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Macronutrients are the type of foods that we require in large amounts. These foods include protein, carbohydrates, and fats. A healthy weight loss plan consists of a balanced diet with the right amount of macronutrients along with your exercise routine.
In my previous post “Fitness Food: Best Foods For Getting In Shape”, it provides an overview of the 3 primary macronutrients. I also explain why we need these 3 macronutrients. Check it out for more information.
Percentage of Each Macronutrient
According to dietary guidelines and the National Academies of Sciences Engineering Medicine, the breakdown of macronutrients for an adults is:
- 10%-35% of calories from protein
- 20%-35% of calories from fat
- 45%-65% of calories from carbohydrates
Daily Caloric Intake
In order to figure out how many calories of each macronutrient is required daily, you must first calculate your daily caloric intake. You can find a calorie calculator here.
Each macronutrient provides energy in the form of calories. Here is a breakdown of those calories for each macronutrient.
- Carbs: 1 gram = 4 calories
- Protein: 1 gram = 4 calories
- Fat: 1 gram = 9 calories
This is how you can figure out your macronutrient breakdown:
- For example, lets take a 2,000 calories diet and for weight loss we can assume a lower carb, higher fats and protein macronutrients of 25% carbohydrates, 35% protein and 40% fats (total 100%).
Carbs: 2,000 x 25% = 500 / 4 = 125 grams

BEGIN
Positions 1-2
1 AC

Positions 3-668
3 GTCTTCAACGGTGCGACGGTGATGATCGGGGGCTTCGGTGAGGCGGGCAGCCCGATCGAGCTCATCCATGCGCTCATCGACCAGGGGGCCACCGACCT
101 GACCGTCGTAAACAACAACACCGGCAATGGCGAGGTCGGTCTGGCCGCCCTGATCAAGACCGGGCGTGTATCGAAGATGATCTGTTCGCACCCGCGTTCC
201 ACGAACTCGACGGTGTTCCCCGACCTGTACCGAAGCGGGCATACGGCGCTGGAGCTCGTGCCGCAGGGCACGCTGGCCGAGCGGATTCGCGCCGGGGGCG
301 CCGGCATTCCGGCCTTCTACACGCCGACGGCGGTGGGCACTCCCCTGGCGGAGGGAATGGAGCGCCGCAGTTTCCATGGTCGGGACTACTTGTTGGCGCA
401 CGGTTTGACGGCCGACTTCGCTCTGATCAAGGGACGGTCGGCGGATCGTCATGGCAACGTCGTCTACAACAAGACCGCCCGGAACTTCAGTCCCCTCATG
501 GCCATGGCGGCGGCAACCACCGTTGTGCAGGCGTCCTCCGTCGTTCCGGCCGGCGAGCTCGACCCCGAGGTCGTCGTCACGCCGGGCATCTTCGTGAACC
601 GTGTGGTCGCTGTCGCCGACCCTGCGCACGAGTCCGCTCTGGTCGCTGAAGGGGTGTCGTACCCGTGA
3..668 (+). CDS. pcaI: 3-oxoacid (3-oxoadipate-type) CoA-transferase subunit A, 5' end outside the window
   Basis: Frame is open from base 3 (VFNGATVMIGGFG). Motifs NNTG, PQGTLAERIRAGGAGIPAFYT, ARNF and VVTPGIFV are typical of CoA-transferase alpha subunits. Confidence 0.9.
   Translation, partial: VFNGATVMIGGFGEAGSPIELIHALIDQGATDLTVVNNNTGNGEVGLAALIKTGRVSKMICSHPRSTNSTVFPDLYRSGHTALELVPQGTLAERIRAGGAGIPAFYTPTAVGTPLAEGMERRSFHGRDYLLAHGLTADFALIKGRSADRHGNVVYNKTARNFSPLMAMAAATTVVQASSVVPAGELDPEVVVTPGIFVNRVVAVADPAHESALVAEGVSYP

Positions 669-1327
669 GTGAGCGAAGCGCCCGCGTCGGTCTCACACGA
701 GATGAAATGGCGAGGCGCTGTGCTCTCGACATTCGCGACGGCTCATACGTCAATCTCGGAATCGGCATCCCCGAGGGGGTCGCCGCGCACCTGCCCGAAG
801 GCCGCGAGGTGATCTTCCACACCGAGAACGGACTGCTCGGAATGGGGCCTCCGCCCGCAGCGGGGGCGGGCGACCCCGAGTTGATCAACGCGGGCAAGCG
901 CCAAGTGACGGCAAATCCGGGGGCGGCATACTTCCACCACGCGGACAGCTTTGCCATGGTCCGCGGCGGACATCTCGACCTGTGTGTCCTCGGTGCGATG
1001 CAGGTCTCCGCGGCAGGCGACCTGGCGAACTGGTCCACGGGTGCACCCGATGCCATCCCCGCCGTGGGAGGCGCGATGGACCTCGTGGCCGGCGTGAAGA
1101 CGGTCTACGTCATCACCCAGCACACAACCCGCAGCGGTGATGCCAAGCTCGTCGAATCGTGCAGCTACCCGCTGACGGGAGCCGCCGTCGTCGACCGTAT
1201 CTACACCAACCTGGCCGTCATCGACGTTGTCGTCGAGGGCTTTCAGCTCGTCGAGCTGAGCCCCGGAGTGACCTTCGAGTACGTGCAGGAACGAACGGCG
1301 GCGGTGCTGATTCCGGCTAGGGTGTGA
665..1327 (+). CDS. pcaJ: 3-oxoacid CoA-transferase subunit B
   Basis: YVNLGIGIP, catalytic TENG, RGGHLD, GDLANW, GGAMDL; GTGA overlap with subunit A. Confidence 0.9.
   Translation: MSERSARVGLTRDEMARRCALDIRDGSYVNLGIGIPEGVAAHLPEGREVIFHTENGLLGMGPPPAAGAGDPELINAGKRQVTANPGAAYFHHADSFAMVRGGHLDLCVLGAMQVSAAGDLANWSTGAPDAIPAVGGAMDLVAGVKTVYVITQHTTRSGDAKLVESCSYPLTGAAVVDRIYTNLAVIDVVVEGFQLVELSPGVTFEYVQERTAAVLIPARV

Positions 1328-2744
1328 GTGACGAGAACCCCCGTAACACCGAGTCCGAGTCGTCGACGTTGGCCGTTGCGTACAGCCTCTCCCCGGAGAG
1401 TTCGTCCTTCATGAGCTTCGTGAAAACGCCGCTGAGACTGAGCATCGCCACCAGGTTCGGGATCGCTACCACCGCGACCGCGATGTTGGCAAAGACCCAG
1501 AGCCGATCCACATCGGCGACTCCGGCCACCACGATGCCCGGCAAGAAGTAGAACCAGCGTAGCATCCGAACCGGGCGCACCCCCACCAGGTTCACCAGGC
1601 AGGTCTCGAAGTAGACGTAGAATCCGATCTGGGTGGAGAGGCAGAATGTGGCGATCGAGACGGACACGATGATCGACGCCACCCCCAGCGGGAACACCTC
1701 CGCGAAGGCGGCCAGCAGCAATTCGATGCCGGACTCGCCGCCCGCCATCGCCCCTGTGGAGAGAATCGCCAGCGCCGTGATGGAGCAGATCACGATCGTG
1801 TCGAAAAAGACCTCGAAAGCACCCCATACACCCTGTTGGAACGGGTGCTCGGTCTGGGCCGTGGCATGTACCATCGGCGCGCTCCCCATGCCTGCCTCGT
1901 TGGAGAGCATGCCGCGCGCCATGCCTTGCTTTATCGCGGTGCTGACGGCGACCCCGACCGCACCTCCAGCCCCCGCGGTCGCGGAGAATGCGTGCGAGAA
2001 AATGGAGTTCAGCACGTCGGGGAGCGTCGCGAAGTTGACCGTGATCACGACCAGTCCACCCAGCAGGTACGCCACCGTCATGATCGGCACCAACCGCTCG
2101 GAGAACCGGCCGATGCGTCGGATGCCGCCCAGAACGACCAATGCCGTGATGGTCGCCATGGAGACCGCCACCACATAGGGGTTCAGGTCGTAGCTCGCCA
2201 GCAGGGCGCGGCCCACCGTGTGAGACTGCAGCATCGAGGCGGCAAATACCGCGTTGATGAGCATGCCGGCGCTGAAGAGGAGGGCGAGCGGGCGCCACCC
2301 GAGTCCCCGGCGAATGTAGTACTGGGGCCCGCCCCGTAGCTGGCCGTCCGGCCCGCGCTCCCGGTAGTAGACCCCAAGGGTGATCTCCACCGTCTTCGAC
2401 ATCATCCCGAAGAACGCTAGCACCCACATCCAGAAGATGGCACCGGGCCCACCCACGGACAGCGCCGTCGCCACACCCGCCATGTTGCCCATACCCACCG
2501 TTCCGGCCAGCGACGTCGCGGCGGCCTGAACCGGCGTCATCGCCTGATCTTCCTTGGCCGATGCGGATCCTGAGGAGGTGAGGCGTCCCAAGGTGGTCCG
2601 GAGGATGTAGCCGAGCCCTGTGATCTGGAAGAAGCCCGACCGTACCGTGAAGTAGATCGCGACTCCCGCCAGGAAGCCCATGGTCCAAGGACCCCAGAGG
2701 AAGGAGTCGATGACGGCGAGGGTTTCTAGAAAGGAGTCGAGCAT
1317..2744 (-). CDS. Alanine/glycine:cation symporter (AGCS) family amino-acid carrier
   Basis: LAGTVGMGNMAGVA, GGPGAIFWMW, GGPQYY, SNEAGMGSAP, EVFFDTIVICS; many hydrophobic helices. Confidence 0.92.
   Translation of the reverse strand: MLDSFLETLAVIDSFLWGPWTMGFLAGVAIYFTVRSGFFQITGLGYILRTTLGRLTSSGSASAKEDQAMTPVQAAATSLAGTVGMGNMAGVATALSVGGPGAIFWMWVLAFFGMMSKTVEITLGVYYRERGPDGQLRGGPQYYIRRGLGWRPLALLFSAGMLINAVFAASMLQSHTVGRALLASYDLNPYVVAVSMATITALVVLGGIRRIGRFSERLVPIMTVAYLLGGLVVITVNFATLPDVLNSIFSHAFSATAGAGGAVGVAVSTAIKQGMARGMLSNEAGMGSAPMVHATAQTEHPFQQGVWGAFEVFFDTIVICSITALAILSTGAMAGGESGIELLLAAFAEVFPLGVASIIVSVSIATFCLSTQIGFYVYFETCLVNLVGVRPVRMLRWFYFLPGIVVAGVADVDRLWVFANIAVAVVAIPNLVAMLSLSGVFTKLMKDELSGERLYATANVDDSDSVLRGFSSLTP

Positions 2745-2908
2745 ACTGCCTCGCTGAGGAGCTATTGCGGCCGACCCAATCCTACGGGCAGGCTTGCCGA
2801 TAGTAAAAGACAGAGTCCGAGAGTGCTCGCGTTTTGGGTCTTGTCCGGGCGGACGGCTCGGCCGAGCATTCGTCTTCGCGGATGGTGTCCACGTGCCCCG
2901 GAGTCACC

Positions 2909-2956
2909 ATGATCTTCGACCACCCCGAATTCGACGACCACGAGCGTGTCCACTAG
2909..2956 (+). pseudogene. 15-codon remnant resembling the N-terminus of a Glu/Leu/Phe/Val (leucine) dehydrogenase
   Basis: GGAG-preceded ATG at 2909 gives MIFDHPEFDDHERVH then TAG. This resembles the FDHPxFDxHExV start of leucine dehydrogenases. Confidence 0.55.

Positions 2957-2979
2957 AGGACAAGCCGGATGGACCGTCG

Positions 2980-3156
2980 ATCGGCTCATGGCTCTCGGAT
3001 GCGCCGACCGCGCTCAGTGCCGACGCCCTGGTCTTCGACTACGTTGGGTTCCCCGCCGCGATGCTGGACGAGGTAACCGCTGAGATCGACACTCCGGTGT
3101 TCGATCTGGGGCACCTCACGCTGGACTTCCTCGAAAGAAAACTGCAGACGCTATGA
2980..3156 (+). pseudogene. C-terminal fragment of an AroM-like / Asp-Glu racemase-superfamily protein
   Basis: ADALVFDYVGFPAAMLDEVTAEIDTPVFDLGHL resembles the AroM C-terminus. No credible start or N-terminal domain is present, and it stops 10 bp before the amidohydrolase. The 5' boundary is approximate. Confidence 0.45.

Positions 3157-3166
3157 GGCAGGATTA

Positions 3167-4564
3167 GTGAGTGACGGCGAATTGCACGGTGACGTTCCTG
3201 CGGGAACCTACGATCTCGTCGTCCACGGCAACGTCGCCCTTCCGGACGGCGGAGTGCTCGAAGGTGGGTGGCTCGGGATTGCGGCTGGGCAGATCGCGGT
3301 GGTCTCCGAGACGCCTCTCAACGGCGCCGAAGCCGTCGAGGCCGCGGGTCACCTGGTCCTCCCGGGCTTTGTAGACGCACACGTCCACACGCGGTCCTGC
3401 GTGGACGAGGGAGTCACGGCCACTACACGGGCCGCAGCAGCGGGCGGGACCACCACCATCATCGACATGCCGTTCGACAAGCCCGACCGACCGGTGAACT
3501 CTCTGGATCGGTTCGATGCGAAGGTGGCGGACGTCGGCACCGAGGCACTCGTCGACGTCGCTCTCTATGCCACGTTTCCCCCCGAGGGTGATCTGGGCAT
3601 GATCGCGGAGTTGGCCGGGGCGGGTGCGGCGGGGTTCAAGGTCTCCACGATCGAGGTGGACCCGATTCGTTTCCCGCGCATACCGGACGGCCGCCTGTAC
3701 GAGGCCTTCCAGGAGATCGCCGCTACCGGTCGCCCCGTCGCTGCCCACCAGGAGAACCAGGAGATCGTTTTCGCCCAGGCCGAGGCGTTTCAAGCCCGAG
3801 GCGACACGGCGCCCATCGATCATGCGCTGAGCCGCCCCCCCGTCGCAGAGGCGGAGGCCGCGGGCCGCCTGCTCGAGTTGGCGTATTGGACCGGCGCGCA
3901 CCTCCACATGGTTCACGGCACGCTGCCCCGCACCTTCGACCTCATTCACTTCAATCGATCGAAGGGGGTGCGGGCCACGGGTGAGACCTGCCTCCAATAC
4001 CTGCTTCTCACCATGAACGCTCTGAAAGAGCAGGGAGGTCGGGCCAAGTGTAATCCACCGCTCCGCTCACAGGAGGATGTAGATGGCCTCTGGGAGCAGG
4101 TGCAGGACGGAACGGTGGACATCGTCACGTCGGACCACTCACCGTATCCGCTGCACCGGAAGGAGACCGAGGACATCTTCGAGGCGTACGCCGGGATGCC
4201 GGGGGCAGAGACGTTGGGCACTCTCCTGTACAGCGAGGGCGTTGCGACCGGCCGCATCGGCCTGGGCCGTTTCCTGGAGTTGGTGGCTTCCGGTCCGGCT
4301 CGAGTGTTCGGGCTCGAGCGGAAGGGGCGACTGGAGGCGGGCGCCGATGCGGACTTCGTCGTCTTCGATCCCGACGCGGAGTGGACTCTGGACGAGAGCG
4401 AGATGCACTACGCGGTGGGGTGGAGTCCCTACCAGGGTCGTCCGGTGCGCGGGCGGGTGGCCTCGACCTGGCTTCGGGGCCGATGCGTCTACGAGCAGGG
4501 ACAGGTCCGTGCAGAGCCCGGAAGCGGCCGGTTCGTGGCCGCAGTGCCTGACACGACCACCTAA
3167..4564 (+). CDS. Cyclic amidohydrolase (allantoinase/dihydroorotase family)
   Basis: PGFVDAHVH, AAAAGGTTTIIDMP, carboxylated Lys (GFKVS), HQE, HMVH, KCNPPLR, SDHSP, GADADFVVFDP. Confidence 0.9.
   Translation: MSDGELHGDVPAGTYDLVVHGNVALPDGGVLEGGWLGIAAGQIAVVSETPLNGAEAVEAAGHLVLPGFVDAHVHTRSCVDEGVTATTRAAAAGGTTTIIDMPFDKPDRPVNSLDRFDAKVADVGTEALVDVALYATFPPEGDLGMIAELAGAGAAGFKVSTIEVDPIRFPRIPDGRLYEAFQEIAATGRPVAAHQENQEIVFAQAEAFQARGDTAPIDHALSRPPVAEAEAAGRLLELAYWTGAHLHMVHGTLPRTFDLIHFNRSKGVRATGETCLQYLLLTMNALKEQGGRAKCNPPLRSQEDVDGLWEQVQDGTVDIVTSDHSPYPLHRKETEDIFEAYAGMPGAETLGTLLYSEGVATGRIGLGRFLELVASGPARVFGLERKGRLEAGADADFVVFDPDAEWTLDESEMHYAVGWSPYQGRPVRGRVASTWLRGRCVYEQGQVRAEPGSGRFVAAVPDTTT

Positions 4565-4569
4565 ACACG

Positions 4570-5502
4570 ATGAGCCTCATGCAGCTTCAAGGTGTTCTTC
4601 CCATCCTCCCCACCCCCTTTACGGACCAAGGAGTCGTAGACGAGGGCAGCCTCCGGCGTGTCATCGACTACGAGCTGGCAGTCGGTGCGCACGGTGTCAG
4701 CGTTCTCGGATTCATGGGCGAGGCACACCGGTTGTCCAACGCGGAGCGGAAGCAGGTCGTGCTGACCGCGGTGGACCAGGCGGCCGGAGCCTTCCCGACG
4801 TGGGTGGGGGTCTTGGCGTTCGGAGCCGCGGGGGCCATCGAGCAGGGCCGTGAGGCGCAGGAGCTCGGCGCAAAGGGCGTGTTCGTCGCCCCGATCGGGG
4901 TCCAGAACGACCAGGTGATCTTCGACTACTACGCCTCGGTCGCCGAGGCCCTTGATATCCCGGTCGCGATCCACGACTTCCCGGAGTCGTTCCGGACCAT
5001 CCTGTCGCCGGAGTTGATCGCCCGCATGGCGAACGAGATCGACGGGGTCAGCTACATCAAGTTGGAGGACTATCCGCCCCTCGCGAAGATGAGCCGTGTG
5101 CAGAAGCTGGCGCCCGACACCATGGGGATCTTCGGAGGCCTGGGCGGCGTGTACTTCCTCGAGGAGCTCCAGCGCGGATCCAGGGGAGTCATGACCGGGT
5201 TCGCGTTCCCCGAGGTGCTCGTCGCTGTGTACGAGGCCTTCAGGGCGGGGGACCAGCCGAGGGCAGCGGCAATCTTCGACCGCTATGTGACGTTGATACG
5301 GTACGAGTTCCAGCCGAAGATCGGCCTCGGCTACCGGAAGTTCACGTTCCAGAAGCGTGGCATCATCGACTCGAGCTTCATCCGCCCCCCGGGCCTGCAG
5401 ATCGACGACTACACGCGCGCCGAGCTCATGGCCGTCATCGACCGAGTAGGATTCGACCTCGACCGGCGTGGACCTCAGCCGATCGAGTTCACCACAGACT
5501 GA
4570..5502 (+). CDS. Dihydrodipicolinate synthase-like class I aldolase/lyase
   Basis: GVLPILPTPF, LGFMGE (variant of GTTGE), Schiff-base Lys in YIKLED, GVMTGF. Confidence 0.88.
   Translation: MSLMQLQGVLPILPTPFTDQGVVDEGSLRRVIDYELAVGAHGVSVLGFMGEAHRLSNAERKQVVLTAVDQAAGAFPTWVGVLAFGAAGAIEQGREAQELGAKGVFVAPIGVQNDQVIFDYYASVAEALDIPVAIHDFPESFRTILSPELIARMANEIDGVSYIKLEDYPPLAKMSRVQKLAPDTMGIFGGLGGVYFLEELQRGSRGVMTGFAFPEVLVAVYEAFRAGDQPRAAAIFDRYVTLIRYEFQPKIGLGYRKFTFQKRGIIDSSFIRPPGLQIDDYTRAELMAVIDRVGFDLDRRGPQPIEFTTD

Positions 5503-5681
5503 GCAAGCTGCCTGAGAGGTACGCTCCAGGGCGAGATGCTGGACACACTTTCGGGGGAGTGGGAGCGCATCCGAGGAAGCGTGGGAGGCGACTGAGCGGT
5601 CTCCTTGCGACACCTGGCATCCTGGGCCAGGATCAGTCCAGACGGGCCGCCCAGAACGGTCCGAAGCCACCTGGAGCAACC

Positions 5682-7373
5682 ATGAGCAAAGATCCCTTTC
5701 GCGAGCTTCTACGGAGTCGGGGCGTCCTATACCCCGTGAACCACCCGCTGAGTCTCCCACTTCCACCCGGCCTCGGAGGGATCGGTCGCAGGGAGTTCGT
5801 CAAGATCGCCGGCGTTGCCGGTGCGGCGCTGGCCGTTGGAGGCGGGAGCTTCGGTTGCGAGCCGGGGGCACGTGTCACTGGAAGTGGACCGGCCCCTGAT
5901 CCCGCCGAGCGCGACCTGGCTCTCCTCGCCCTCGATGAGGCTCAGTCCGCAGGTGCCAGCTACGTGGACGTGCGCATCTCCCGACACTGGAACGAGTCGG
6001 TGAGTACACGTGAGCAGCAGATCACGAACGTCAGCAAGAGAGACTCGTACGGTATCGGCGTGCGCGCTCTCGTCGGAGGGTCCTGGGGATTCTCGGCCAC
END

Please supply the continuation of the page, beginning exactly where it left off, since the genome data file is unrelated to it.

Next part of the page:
Protein: 2,000 x 35% = 700 / 4 = 175 grams
Fats: 2,000 x 40% = 800 / 9 = 88.88 or 89 grams
One crucial factor for weight loss is caloric intake. In order to lose weight, you must be in a caloric deficit. I’ve explained what this means in further detail, in my post titled “Caloric Intake: How Much Should I Be Eating“. Having the right macronutrient ratios will not result in weight loss if you exceed your daily maintenance caloric intake.
A great app to keep track of your caloric intake is My Fitness Pal. It’s a great place to log your meals to keep count of the number of calories you’re consuming. But don’t get too caught up in tracking. I’ve used it just to get an idea of how much I eat and how many calories are in certain foods. It can get controlling and that’s why I don’t recommend using it for long periods of time.
National Academies of Sciences Engineering Medicine, “Dietary Reference Intakes for Energy, Carbohydrates, Fiber, Fat, Fatty Acids, Cholesterol, Protein, and Amino Acids”, published September 5, 2002